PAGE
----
Wednesday, April 24, 2019

How to infuse academics in play based preschool 

How to infuse academics in play based preschool 
January 15
15:15 2018

In the first part of this series titled, unrealistic expectations for some preschoolers, the dangers of early pedagogy for children in their earliest ages were highlighted.

Play based preschools which infuses  academic into play might be the solution – a combination of child and tear her led instructions. This might placate parents who think preschoolers benefit from academic work and fit the goal of child appropriate learning.

Finding the balance

Helge Wasmuth, a USA based professor of early childhood and childhood education weighs in on the discourse of intense academic expectations for preschoolers and the importance of play based preschools on the UNESCO learning portal.

He says children learn best when they can move around.

Helge Wasmuth says there are tons of research that show children learn best when “they are active learners—when they can have hands-on experiences, when they can move around, when they can use their senses, when they can interact with children and adults in meaningful ways.”

Wasmuth says play based preschools focus on child-centred or child-guided activities, so the kids are able to direct their interests to a body of available learning subject.

“In play-based preschools, normally it’s not only about academics, it’s about the whole child. So it’s a much more holistic approach and we are focusing on the physical, socio-emotional, and of course cognitive development as well.”

Helge speaks about a balance – a developmentally approach to learning- which is infusing  academic into play.

Implications of highly academic based preschool

Wasmuth says teacher-directed and highly academic instruction creates passive learning and memorization.

“That’s not how our children learn best… research shows very well that this kind of instruction, this kind of learning—maybe it’s successful in the short term, where we can see good results on tests if we have these kinds of programs that are focusing on the test—but in the long-term that’s not the kind of learning we would like to see here with the children. Because they don’t develop the skills they need: like creativity, like self-regulation, problem-solving,” Wasmuth said.

“This is all not achieved, or in my opinion it’s more difficult to achieve it, if you do more formal instruction.”

There is currently no evidence that preschoolers who perform well academically will continue to do so in higher classes.

As Ken-Iwatuje puts it, that’s the reason kids who have been stimulated age-appropriately are described as academic late bloomers when they outrun “early bloomers”. “They late bloomers are developing appropriately,” she said.

Arnold Gesell of the Gesell institute for child development, in one of his researches, “found that all children go on the same path of development; however, some go faster, some go slower, and all have spurts and setbacks along the way. The obvious example is the age that children learn to walk. Some children learn to walk as early as nine months, some as late as 15 months. But that is all normal and we all agree that the early walker is not a better walker than the later walker. A similar example is the age that children learn to read. Some children learn to read at age three or four years, others not until seven years or later. That range is quite normal. The most compelling part of the reading research is that by the end of third grade, early readers have no advantage over later readers. Some later readers even go on to become the top in their class. Reading early is not an indicator of higher intelligence. In fact, children at the top of their class in kindergarten only have a 40 percent chance of being at the top of their class at the end of third grade.”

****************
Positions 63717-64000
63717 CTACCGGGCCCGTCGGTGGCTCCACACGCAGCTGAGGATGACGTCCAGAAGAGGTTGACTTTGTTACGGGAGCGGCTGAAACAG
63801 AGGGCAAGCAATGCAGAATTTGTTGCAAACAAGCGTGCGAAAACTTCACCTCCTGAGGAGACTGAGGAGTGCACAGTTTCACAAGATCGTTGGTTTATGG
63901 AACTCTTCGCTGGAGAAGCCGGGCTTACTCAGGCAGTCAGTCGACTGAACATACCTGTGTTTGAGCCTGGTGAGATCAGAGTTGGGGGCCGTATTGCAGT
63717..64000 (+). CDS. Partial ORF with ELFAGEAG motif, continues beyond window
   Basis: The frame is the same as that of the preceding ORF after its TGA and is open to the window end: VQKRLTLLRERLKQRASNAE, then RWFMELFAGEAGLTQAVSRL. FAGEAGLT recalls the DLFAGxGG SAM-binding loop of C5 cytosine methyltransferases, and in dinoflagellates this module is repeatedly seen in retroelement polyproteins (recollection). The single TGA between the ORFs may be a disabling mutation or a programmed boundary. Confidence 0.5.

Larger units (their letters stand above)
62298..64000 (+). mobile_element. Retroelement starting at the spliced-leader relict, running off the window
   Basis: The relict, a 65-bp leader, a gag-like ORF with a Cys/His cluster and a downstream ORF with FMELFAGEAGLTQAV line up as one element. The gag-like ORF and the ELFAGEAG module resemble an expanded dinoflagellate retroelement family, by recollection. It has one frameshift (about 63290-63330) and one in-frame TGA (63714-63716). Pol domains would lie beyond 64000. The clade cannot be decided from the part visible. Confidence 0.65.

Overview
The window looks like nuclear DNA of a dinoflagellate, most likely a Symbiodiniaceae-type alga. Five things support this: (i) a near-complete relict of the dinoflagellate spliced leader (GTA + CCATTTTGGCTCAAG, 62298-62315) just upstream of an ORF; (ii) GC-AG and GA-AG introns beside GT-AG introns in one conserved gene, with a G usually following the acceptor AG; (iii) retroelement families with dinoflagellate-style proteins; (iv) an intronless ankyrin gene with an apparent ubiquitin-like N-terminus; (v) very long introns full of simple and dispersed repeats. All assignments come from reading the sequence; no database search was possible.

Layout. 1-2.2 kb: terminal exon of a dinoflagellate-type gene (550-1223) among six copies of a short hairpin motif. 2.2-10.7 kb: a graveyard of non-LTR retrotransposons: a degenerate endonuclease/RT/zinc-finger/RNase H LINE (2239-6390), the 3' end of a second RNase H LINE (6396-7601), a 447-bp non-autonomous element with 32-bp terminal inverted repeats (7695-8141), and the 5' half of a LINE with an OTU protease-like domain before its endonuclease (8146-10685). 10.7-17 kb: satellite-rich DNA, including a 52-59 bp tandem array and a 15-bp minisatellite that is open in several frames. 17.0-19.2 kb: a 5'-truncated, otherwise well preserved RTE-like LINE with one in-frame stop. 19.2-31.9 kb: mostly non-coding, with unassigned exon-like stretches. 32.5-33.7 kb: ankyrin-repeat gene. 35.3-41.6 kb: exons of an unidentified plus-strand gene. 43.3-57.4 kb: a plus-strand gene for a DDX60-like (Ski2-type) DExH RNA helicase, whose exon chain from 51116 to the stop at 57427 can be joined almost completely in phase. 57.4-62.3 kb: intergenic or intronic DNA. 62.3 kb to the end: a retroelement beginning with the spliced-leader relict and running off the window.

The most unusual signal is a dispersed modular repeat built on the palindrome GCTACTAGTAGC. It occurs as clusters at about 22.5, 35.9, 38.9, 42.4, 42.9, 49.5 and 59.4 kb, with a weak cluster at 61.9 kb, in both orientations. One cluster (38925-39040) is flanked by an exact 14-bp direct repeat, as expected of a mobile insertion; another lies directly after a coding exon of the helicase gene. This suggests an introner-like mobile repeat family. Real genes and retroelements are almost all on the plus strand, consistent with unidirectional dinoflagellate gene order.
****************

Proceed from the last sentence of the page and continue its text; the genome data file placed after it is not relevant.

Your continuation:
What preschooler should be doing

Okonjo says children should be exposed to living and given time to explore and engage in their own learning.

“This takes a process and should not be rushed. The period of preschool is not a time to find out how fast a child can write numbers or letters, it is a time to make connections that will help them succeed in future,” she says.

“The most important things the preschooler needs to learn are the skills they need to live a well-rounded life in future. They also learn problem solving and communication skills.”

Okonji says numeracy is more than numbers sense. It includes shapes and measurements. And children could learn through various activities like sorting that math is more than number sense and skill. “Maths is not all about writing numbers to infinity, it is about making connections with the learned numbers”, she says and quickly adds “this must not be rushed”.

“Children should understand the concept of numbers before, between and after. They should be taught that the properties of shapes are more important than just the names.”

“Speaking and listening skills should be taught alongside letter sounds and blends in the literacy class. Children should learn correct pencil grip and letter formation. Reading and writing are skills that will be learnt however, this process takes time and it should have a concrete foundation.”

“Children must be exposed to nature – living and non living things and features of their environment. The use of ICT should not be limited to computers alone, children should be exposed to the different ways ICT is used in our community. They should also be encouraged to be creative by using media and other forms of creativity to express their thoughts and ideas.”

With support from Code for Africa.


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